Does It Really Matter?

After a rare off day during Spring Training the Diamondbacks are back with a game against revived Slammin’ Sammy Sosa and the Texas Rangers. I will be one of the first to admit that I didn’t think there was any way that Sosa would be able to return to a point where he could be realistically considered for a roster spot. Instead he is proving me and all of his critics wrong putting on a display that is reminiscent to 1998 when he and Mark McGwire captured the hearts and minds of America as they chased Roger Maris and his magical number 61. It’s funny how time warps our reality. At the time baseball was struggling to return after the numerous work stoppages and labor troubles. Fans were staying away from the ballparks in droves and it looked as if baseball would lose its mystic and distinction as America’s Pastime. During these darkest times two men took the sport on their broad shoulders and carried them back to prominence. At the time we were so involved in the chase to 61 home runs and the sense of adventure that involved that we didn’t care about anything else. Television programs were interrupted to provide coverage of individual at-bats putting baseball on par with other monumental news stories. Usually when television programs are interrupted viewers get frustrated and angry that reality is intruding upon our diversions but in this case we didn’t mind. Even non baseball fans began talking about the game and about these two players.

As Mark McGwire moved closer and closer to breaking Roger Maris’ record that had stood for 37 years we rooted for him and we rooted for the game. At no point during this drive for greatness did anyone question the motives of the players or suggest that the playing field was no longer level. There was of course controversy when a supplement was found in McGwire’s locker. Before that time no one had ever heard of Androstenedione or “Andro” for short. We rushed to the Internet and to GNC stores to ask about the affects “Andro” might have. That would have been the perfect moment to uncover the steroids secrets of baseball. If management, coaches, players, media, and MLB all knew of the use of steroids why was it not brought up when McGwire was in the midst of the chase and supplements were found? Were all these parties blind to what was going on or did we just choose to ignore the problem because we wanted to see the outcome of the home run chase? During the past 3 years we have heard players elude to the fact that steroid and drug use was in every clubhouse and that they just chose to stay quiet rather than clean up the game. We hear coaches and general managers say they too heard rumblings of these activities yet none came forward to make baseball confront this problem and resolve it. Instead we say players cheering Sosa and McGwire on, rooting for them to break one of the most sacred records in baseball. The president of the United States kept tabs on Sosa and McGwire’s progress so that he could make congratulatory calls. The commissioner of Baseball attended games and cheered touting the positive influence these two players had on the game. Many were quoted as saying that McGwire and Sosa saved baseball and brought it back into the mainstream of average America.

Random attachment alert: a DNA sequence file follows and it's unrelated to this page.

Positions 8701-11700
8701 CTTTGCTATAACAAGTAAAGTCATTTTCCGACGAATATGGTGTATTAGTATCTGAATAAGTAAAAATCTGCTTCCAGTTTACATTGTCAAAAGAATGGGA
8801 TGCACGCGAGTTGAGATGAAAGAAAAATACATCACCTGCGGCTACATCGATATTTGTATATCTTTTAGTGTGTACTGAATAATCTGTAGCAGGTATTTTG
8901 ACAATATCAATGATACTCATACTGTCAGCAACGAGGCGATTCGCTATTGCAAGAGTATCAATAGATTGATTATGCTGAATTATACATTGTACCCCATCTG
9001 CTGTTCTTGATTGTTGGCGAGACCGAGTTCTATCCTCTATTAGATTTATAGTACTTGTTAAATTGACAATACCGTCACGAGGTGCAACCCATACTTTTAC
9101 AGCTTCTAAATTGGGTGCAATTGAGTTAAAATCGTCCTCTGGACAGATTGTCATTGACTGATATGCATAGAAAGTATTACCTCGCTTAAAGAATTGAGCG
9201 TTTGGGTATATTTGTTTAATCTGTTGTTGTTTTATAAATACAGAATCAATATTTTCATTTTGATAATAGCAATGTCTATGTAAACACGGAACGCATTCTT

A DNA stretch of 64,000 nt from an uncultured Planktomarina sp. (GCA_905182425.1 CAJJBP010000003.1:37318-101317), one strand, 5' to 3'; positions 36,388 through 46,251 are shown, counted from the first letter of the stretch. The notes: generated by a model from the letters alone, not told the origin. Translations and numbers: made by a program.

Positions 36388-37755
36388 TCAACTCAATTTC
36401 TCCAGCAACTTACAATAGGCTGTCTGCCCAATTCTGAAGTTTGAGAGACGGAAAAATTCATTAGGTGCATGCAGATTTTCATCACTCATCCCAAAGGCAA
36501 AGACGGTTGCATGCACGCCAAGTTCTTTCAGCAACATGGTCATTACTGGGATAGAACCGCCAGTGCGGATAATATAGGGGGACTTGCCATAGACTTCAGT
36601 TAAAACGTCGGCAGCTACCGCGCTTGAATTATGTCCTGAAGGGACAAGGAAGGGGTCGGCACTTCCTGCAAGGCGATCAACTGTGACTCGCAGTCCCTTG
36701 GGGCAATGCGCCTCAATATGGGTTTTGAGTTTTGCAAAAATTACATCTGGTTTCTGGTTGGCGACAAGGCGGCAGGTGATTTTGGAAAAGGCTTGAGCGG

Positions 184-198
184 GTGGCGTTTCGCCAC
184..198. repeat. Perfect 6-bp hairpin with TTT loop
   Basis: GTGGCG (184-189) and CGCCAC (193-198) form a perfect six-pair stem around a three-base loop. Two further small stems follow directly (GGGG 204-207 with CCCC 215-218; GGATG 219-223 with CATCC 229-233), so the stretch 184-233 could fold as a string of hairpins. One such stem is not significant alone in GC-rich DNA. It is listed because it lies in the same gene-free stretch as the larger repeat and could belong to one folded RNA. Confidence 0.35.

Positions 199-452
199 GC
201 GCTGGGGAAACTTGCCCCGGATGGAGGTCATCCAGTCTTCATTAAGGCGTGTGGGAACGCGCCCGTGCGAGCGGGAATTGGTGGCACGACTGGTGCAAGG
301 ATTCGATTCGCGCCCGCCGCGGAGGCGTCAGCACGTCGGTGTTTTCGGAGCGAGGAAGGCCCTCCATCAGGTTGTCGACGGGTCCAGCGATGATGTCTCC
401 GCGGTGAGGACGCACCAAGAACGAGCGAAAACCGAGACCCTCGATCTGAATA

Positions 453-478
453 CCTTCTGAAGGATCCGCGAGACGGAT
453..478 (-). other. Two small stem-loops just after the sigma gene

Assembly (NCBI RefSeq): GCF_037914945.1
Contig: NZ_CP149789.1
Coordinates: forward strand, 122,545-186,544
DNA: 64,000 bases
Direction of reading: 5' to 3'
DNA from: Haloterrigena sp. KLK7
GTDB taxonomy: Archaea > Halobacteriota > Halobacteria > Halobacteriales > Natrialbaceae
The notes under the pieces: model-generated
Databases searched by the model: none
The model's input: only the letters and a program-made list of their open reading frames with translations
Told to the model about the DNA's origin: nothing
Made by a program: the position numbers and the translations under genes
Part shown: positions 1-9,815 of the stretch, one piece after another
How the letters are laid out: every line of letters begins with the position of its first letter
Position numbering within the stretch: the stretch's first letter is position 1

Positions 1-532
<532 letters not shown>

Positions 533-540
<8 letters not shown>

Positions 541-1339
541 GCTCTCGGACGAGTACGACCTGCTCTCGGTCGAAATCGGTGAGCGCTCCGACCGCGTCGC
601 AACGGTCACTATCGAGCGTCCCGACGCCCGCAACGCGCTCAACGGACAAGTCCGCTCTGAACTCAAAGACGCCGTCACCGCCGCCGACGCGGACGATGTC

Now we fast forward 9 years to today. McGwire has been retired for five years and eligible for the Hall of Fame. Sosa is attempting a return to baseball after being away from it for a year. In both cases public opinion has become as cold as the wind off Lake Michigan in April. The baseball writers that chose to ignore any wrong doing or even question the legitimacy of the 1998 home run race now are morally outraged at the idea the Mark McGwire should be considered a hall of fame candidate. It is fascinating to see how far the heroes have fallen now that it is not politically correct to recognize the magnitude of the accomplishments both on the field and off in 1998. These same people who made a living praising the skills of McGwire and Sosa are now making a living crucifying them through public opinion. I know I should be outraged if players cheated and used steroids or other enhancements. But strangely, the longer this goes on the less that matters. If Mark McGwire and Sammy Sosa had not come along when they did or if they had struggled to hit .240 or drive in 40 runs for their teams where would baseball be today? Perhaps the players were actually doing what was right for the game at that time. Baseball purists will complain saying that the steroid era destroys any ability to compare generations or equate players and records. Personally I think that argument holds no weight. We truthfully could not do that with or without steroids. The human body continues to evolve. Players are bigger today than they were a generation ago even without help from supplements. We know more about the body today than we did when Roger Maris played. Players have at their disposal doctors, trainers, and equipment that older players could not even imagine. I’m left with the notion that it doesn’t really matter whether players use steroids, scuff balls, throw spitters, steal signs, or any of the countless other opportunities to gain advantage. 1998 will remain a magical season and we’ll all remember where we were when Mark McGwire hit that 62 home run and those memories are the most important thing.

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